The young man duly enrolled at his parents' alma mater, the University of Pennsylvania, which offered a dual degree in electrical engineering and economics through its Wharton business school. Once there, however, Goldberg found himself overwhelmed by all the educational options. Philosophy, sociology, hanging out with the art kids -- "I wanted to do everything," he says.
Goldberg's junior year abroad at Scotland's University of Edinburgh, which gave him a chance to travel Europe and scope the international museum scene, only took him further afield. At some point, a friend who understood his dilemma handed him a copy of C.P. Snow's The Two Cultures, in which the physicist-turned-novelist posited a culture clash between scientists and artists. Scientists, Snow wrote, were essentially optimists, rooted in their belief that problems can be solved through technology. Artists, he wrote, were pessimists who sought to reflect the tragedy of the human condition through their work. "It totally made sense," Goldberg recalls. "I was trying to wrestle with these two interests. That was a real battle that year -- I was torn."
So which way to turn? He'd already signed up for two courses, one in art theory and one on engineering principles. He needed a tiebreaker, and accidentally found one while cruising a class-recruitment fair. There was a little desk with a little placard bearing a simple phrase: robotics and artificial intelligence. This was unusual -- robotics classes usually aren't open to undergrads, which was why Goldberg hadn't taken any back home. So he enrolled.
For Goldberg, robotics provided a middle ground between engineering and art, a kind of moving sculpture, equal parts elegance and ingenuity. By nature, Goldberg is an observer, both of the mechanical world and of people. He exudes a sort of friendly curiosity, and his relationship with machines seems to be one based primarily on wonder. People have always been fascinated by the idea of the humanlike machine, he points out, from the myth of the golem to Frankenstein's monster, and it's clear he's no exception. "Machines are often graceful," he says. "If you watch construction workers or planes taking off there is a lot of grace in these large machines, and a robot in particular can make really minute and delicate moves."
By the time Goldberg returned to the United States, business school had pretty much lost its sheen. Meanwhile, during the young man's absence, his father was diagnosed with leukemia, and passed away the following year. Goldberg decided right then he wanted to be an academic, not a businessman. "I had seen that he was an entrepreneur and started a company and gone that route, and it was a very difficult path for him," he recalls. "I think when I saw him literally die I knew I wanted to go in a different direction."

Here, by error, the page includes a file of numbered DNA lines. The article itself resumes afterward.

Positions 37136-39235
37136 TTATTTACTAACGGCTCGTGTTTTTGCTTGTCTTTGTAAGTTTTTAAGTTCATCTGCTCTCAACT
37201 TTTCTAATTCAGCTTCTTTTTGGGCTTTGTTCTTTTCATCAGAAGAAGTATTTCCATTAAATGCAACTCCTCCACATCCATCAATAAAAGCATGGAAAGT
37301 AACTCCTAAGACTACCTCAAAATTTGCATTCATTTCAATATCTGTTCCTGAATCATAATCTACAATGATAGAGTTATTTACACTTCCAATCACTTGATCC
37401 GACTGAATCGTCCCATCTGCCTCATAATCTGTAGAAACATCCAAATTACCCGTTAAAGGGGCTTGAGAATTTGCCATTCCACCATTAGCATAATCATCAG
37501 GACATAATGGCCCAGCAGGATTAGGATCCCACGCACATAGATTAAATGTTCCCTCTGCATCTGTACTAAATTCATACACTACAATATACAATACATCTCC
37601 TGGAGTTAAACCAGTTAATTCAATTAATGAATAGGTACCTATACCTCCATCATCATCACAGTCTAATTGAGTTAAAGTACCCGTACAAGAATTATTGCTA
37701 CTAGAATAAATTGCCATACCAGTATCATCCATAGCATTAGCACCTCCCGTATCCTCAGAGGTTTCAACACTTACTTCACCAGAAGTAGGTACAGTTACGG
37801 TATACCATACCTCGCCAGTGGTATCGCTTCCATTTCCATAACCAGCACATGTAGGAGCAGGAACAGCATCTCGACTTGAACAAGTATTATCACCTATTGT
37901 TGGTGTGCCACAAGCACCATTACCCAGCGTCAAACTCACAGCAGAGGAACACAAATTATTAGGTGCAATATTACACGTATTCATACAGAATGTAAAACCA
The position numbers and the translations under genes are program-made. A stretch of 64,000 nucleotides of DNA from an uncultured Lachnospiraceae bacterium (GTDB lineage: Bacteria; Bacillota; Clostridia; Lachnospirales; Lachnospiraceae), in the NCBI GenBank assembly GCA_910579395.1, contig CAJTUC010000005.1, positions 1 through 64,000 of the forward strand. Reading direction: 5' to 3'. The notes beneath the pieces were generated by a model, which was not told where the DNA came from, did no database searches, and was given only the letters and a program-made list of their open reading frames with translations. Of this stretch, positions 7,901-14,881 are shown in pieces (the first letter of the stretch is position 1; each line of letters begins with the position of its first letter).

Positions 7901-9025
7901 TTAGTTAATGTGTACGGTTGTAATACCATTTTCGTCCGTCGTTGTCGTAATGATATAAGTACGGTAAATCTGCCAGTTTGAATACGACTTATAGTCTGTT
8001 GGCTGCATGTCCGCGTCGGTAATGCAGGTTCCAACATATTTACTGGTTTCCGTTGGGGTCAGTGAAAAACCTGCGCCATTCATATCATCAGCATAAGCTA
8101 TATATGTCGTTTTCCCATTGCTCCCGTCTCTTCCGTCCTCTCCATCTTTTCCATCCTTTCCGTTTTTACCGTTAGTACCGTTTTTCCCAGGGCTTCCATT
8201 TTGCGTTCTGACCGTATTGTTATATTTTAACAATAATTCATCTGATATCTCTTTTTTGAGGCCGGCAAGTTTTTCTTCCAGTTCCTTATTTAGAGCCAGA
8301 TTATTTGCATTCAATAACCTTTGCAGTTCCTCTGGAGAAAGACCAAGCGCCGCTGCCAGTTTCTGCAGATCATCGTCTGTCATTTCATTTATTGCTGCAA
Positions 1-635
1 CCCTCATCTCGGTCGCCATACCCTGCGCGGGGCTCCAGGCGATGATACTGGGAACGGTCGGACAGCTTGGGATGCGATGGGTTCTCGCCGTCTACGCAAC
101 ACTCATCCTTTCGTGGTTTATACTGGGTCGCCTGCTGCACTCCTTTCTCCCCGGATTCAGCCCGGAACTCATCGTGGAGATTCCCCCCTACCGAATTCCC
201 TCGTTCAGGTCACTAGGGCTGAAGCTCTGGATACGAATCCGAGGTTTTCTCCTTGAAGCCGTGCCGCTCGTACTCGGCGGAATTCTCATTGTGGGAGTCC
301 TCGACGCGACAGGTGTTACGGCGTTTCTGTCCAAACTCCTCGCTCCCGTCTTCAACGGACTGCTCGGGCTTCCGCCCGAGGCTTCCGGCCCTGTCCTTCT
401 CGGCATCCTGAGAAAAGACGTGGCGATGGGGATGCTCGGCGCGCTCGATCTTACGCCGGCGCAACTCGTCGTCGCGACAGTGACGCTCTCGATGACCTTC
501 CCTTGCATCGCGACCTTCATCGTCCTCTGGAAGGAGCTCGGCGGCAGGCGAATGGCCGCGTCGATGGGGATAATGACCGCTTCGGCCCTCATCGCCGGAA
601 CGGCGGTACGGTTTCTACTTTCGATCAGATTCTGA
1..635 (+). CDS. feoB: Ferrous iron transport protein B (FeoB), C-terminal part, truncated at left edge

The following year, Goldberg signed onto Carnegie Mellon University's doctoral program in robotics. It was his first chance to swim with the big fish of the robotics world, and to merge his art and engineering impulses. His earliest project, in 1987, was to simply attach a brush to a robot arm and program it to paint. Part of the idea's charm was the jarring novelty of watching an inherently emotionless machine undertaking one of the most glorified forms of human expression. "People expect to see a robot welding or grinding, and to see it painting was sort of counterintuitive," Goldberg says. The robot's very first result, Untitled, was a simple triangle inked in cobalt blue, demonstrating that even a machine can't always produce perfect brushwork.
The campus gave Goldberg his own gallery exhibition. His engineering colleagues found the project amusing, he recalls, yet nobody viewed robot art as a career move -- Goldberg's dissertation ultimately described a new mathematical theory of orienting parts in space. By the time he finished his Ph.D program, the University of Southern California was offering an assistant professorship in the computer science department. It didn't quite promise the cushy life of an electronics magnate with a house in the hills, but did Goldberg want the position? Yes, he did.